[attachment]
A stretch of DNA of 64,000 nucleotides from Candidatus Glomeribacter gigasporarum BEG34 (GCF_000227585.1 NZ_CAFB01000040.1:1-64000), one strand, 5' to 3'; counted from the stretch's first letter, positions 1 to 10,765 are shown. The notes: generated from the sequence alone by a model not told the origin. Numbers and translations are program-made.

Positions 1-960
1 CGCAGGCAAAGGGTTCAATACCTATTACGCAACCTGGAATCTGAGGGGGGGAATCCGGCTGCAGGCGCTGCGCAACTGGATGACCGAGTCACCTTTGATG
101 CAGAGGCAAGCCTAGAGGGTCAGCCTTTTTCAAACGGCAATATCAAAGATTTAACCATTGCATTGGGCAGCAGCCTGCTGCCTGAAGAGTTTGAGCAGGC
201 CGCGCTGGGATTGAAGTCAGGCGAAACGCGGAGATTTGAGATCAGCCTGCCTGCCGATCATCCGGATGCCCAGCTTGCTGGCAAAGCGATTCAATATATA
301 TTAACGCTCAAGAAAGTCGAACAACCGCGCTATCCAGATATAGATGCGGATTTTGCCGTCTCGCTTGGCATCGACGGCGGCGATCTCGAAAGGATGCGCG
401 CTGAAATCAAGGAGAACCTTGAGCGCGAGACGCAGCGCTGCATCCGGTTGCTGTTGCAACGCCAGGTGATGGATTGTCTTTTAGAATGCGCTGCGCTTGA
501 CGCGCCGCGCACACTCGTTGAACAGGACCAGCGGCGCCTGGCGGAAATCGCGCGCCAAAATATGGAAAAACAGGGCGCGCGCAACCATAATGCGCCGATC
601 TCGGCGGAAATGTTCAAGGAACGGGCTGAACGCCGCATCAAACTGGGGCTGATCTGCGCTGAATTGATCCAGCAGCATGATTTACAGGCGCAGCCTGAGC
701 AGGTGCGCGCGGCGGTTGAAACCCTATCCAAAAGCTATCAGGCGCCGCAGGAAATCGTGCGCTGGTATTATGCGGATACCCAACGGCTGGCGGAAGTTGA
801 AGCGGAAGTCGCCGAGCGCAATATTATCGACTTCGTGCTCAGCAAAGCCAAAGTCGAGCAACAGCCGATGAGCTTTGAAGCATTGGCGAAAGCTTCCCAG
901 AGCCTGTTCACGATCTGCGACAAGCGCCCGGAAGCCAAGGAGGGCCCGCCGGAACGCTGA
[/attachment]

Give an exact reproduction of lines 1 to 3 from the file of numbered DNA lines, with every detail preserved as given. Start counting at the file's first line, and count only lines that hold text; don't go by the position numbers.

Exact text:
A stretch of DNA of 64,000 nucleotides from Candidatus Glomeribacter gigasporarum BEG34 (GCF_000227585.1 NZ_CAFB01000040.1:1-64000), one strand, 5' to 3'; counted from the stretch's first letter, positions 1 to 10,765 are shown. The notes: generated from the sequence alone by a model not told the origin. Numbers and translations are program-made.

Positions 1-960
1 CGCAGGCAAAGGGTTCAATACCTATTACGCAACCTGGAATCTGAGGGGGGGAATCCGGCTGCAGGCGCTGCGCAACTGGATGACCGAGTCACCTTTGATG